“We know that terrorists may seek to exploit the situation. We’re under no illusions about the threat.

“We are maintaining the constant vigilance to monitor and disrupt threats from any source, including the likely source being ISIS-K, the Afghan affiliate referred to as ISIS-K.

But every day we have troops on the ground. These troops and innocent civilians at the airport face the risk of attack from ISIS-K at a distance, even though we are moving back the perimeter significantly.”

Since the President ordered the withdrawal of American forces from Afghanistan, the country has fallen into chaos as the Taliban took hold of power faster than Americans expected. As the evacuation began to look more like a retreat, the Taliban declared victory over American and has begun re-instituting Sharia law.

Americans have been harassed and assaulted making their way to the airport to be flown out of the country, and many Afghans who worked for the U.S. as interpreters and other support staff have been left behind.

Despite the operational failures, President Biden praised the progress of evacuations during his comments:

“I’ve continued to make progress since I spoke to you on Friday. We have moved thousands of people each day by U.S. military aircraft and civilian charter flights.

“A little over 30 hours – in a little over 30 hours this weekend, we’ve evacuated an extraordinary number of people, as I will detail in a minute: about 11,000 individuals. That number will change day to day as the air and ground operations in Kabul vary.”

Former Trump Secretary of State Mike Pompeo criticized the withdrawal from Afghanistan, saying “it did not have to be this way.” He oversaw President Trump’s plan for withdrawal, which Biden rejected when he came into office.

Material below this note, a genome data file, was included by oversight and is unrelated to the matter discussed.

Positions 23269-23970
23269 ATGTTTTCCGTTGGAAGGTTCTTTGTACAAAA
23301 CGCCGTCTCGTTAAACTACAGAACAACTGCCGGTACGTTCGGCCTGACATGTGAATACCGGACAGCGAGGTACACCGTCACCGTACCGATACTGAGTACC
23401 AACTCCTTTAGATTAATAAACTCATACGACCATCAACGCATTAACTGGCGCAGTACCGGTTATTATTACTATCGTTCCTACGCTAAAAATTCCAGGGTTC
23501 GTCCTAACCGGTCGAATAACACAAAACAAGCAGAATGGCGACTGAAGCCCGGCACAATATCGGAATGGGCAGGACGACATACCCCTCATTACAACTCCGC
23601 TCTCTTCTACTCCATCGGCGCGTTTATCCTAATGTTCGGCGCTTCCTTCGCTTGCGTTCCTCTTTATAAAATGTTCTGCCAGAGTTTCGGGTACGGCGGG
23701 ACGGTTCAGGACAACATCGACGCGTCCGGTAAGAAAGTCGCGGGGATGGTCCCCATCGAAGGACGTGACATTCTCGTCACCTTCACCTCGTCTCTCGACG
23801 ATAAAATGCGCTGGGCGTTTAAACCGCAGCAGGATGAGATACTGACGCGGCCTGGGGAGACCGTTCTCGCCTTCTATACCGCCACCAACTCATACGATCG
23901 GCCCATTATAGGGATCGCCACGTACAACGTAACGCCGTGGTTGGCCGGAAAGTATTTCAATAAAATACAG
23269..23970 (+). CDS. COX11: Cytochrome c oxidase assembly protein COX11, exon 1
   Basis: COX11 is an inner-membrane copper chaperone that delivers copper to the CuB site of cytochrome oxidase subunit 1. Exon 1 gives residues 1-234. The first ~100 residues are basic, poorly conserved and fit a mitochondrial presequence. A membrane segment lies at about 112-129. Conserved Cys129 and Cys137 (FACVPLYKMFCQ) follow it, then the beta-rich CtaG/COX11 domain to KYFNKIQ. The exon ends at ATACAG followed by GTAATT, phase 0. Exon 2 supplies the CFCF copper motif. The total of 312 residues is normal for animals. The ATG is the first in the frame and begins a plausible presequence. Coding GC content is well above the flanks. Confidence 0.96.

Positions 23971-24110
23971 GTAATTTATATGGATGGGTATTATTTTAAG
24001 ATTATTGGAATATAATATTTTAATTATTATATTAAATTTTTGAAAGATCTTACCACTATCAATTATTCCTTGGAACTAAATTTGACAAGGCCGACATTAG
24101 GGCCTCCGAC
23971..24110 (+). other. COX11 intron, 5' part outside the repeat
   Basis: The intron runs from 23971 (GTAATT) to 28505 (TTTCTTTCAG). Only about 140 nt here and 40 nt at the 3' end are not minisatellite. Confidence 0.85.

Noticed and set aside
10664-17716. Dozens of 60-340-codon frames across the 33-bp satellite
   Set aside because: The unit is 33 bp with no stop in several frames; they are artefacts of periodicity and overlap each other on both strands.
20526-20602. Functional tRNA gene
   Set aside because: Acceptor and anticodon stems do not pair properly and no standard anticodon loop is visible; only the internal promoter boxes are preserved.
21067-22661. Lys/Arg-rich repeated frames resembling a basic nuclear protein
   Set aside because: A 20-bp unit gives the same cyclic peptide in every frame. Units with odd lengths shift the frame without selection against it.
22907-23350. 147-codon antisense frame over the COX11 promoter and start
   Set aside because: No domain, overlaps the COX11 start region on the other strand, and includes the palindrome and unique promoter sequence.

Pompeo said the military should have been the last out of the country:

“So, President Trump had made clear in his campaign, he wanted to get our young men and women home as quickly as he could. We were striving to achieve that.

“He also made very, clear both when I was CIA director, but more directly to me when I was the Secretary of State, that we had a second objective—and that was to make sure we could do so in a way that was orderly, that got equipment home, that got American civilians out, and then protected our second objective there, which was to continue to be able to reduce the risk that we ever had an attack on the homeland from that place.”

Pompeo said the failed withdrawal could increase the risk of terrorism as Afghanistan provides ungoverned space for training camps:

“We shouldn’t lose sight of the fact that this terror threat is a global risk—we have to make sure we confront it, not just in Afghanistan, but every place we find it.

So, I do think if we get that piece wrong, and it appears that the collapse of the Afghan military because of the poor decision-making and planning of the Biden administration…

“It absolutely increases the risk of that whether it’s a month or six months or a year from now—that radical Islamic terrorists will have an ungoverned space in which to begin to plan and plot.

And it will be even more difficult than it needed to be to measure these plots and make sure we’re able to interdict them or take them down before they’re able to strike.”